FIRST, we are adding more Bee-Friendly SEEDS at Mary's Heirloom Seeds! **Listed below**
Next, we are offering 50% OFF every single variety listed under FLOWERS. Yes, you read that right.
50% off Flower Seeds now thru February 10th when you use code BEES50 at checkout in the appropriate box.
How does it work?
CLICK HERE for our huge selection of flower seeds. At checkout, find the box marked "discount"
Type in BEES50
in the box and click "apply" to automatically calculate your saving. If you have trouble using our discount code, please send an email to email@example.com and we can help you locate the appropriate box.
The U.S. Fish and Wildlife Service has designated the rusty patched bumblebee an endangered species - the first such designation for a bumblebee and for a bee species in the continental U.S.
The protected status, which goes into effect on Feb. 10, includes requirements for federal protections and the development of a recovery plan. It also means that states with habitats for this species are eligible for federal funds.
"Today's Endangered Species listing is the best-and probably last-hope for the recovery of the rusty patched bumble bee," NRDC Senior Attorney Rebecca Riley said in a statement from the Xerces Society, which advocates for invertebrates. "Bumble bees are dying off, vanishing from our farms, gardens, and parks, where they were once found in great numbers."
Large parts of the Eastern and Midwestern United States were once crawling with these bees, Bombus affinis, but the bees have suffered a dramatic decline in the last two decades due to habitat loss and degradation, along with pathogens and pesticides.
Indeed, the bee was found in 31 states and Canadian provinces before the mid- to late-1990s, according to the final rule published in the Federal Register. But since 2000, it has been reported in only 13 states and Ontario, Canada. It has seen an 88 percent decline in the number of populations and an 87 percent loss in the amount of territory it inhabits.
This means the species is vulnerable to extinction, the rule says, even without further habitat loss or insecticide exposure. Canada designated the species as endangered in 2012.
The bees live in large colonies that can be made up of 1,000 individual workers. All types of the species have black heads, the rule states, "but only workers and males have a rusty reddish patch centrally located on the abdomen."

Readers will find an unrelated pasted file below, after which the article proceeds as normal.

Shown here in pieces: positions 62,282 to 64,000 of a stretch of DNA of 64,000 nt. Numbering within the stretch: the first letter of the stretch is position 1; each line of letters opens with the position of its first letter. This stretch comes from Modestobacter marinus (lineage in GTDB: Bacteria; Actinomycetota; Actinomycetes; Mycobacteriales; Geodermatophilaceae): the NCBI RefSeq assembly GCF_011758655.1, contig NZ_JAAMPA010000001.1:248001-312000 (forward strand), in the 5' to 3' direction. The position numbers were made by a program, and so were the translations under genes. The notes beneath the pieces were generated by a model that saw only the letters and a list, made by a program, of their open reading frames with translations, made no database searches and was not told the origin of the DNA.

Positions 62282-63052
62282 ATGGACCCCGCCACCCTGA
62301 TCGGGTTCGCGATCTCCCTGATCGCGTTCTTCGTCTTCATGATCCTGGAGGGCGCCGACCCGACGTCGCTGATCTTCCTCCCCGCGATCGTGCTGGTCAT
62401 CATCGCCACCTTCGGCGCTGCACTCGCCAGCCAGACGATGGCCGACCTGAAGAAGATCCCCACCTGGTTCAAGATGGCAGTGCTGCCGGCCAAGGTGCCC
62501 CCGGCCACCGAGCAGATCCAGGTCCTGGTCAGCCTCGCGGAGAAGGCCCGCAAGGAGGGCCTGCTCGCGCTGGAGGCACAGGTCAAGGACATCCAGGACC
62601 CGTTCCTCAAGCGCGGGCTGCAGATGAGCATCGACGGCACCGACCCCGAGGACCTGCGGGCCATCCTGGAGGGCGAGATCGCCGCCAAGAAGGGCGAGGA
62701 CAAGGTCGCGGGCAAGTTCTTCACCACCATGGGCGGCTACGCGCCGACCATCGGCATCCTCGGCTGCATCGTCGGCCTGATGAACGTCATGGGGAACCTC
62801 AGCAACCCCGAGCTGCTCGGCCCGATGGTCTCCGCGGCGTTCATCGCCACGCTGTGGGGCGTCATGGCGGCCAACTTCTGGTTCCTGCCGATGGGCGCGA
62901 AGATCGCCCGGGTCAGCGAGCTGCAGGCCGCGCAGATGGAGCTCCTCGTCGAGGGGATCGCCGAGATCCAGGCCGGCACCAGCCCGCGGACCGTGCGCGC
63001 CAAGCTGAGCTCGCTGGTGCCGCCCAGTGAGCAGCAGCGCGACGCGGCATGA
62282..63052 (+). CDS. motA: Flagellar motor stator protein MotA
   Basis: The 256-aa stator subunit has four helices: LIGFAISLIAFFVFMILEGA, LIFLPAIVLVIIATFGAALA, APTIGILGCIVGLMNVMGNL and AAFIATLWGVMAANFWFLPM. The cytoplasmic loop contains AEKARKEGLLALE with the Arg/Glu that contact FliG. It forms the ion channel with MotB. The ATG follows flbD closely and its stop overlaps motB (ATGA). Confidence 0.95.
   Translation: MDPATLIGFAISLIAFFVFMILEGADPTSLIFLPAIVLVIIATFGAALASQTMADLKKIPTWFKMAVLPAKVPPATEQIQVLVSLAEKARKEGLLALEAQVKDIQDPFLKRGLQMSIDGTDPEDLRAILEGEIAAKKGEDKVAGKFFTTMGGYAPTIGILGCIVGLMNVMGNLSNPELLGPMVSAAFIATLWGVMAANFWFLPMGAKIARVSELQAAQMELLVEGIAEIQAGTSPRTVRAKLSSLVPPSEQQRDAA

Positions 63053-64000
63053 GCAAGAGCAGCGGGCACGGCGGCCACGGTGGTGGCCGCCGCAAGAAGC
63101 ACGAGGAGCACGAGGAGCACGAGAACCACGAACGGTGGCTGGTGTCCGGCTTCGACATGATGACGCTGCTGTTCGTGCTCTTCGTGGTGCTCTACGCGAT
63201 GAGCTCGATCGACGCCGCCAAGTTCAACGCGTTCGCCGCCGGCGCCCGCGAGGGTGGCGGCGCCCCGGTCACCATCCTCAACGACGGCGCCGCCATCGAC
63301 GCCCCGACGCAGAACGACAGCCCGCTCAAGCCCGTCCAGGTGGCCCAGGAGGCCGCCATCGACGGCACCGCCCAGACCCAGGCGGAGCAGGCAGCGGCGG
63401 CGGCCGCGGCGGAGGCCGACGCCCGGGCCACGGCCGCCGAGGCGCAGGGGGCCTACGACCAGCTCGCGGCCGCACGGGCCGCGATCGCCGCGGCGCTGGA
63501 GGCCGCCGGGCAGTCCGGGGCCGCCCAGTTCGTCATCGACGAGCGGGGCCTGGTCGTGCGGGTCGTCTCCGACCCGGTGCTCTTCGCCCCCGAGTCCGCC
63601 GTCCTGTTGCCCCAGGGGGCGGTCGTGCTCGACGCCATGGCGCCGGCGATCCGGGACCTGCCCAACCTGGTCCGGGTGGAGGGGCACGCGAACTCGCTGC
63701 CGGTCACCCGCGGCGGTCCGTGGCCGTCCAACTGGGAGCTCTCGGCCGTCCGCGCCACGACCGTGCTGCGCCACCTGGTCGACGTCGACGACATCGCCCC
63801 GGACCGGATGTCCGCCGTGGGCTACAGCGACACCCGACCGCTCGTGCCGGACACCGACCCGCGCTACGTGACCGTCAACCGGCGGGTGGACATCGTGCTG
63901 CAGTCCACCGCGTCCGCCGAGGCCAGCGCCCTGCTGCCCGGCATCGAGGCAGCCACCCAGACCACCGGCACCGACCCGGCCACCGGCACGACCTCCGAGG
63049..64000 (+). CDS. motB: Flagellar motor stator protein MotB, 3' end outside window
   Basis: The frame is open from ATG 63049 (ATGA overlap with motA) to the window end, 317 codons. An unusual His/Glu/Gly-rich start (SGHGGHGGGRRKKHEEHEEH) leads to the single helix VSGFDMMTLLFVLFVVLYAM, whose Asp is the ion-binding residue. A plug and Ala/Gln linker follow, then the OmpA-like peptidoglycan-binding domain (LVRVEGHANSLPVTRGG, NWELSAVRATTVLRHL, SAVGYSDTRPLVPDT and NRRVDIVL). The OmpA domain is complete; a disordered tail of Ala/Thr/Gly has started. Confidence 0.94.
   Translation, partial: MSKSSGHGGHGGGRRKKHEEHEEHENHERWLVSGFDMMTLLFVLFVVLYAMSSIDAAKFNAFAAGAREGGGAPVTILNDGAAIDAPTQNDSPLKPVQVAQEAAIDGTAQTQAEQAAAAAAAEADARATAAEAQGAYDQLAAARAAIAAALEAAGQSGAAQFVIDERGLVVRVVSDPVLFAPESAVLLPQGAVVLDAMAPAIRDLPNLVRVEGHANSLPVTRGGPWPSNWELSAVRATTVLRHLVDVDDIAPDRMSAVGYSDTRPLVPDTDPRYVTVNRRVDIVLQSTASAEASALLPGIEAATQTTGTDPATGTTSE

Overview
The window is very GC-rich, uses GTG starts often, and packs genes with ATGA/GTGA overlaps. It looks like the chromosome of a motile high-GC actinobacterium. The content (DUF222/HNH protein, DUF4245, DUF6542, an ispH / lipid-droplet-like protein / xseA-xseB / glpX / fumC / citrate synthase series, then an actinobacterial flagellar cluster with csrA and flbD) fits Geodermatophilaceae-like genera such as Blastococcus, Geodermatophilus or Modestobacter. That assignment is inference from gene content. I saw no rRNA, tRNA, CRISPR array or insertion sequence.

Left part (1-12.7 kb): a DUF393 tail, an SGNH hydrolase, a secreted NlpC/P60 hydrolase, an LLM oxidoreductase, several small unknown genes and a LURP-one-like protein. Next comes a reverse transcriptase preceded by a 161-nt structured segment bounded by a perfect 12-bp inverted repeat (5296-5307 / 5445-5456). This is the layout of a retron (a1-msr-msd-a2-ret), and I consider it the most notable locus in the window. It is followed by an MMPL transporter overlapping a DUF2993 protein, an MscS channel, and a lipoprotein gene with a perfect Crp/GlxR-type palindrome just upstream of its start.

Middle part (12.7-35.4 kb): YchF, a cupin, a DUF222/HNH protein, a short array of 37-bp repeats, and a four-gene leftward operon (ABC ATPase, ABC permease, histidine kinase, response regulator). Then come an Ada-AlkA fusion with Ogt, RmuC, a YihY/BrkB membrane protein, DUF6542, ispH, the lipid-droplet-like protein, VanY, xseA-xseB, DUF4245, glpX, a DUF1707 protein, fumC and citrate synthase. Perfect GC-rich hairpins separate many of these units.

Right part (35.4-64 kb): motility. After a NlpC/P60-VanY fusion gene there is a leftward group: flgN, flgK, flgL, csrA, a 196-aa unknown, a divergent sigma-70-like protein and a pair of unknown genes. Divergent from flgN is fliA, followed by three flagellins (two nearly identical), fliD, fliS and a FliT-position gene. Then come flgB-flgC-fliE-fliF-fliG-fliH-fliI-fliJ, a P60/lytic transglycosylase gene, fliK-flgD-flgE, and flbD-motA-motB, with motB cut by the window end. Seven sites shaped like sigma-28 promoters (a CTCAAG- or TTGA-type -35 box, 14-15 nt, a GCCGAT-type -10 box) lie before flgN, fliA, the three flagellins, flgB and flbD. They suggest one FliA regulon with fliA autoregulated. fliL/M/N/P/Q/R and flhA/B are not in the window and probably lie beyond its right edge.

Habitat degradation may be particularly harmful to these bees because of their feeding habits, as described in the rule:
"The rusty patched bumble bee is one of the first bumble bees to emerge early in the spring and the last to go into hibernation, so to meet its nutritional needs, the species requires a constant and diverse supply of blooming flowers."
Last October, the Fish and Wildlife Service gave endangered status to seven species of yellow-faced bees native to Hawaii, the first time any U.S. bees received this kind of protection.
Pollinator decline is a global trend. A recent major global assessment sponsored by the U.N. suggested that about 40 percent of invertebrate pollinator species are facing extinction. Since some 75 percent of food crops rely at least partially on pollinators, that raises serious concerns about the future of the global food supply.
We can ALL try to do our part!
How can we help? 1. STOP spraying synthetic pesticides and even organic bee-killing pesticides around your yard and help your neighbors do the same
2. Plant more flowers for hungry pollinators. ****Please be aware that most of the "big box" nurseries sell chemically treated plants that will kill bees and other pollinators
3. Leave the weeds! Dandelions are beneficial flowers for bees and other pollinators
4. Look for local honey! Yum! This supports beekeeping in your area.
5. Bees get thirsty so we leave out a small dish in our beds for them to drink
Going organic is great but growing your own organic is even better! In our own gardens, we take extra measures to ensure a thriving bee population. Without bees, our gardens are pathetic!
To help YOU grow a healthy garden and help the bees, we've added 2 NEW varieties to our SEED SALE!
FOOD. Without food, we would not survive. Whether you are aware or not, our food choices make an impact every single day.
"Simply put, food is at the juncture of some of the most important issues facing our society (and world!): conservation, climate change, animal welfare, corporate control and consolidation, public health, fair labor and immigration, to name a few."
Now more than ever, the food choices we make are critical to our body and the planet. It seems that every month, there is a new herbicide or pesticide approved for use on food. More genetically modified or engineered "phood" are being approved and planted. Commercial farming and factory farming are heavy pollution producers.
-It has been estimated that produce travels an average distance of 1500 miles before it is consumed
-Over 1 billion pounds of pesticides are used in the United State (US) each year and approximately 5.6 billion pounds are used worldwide source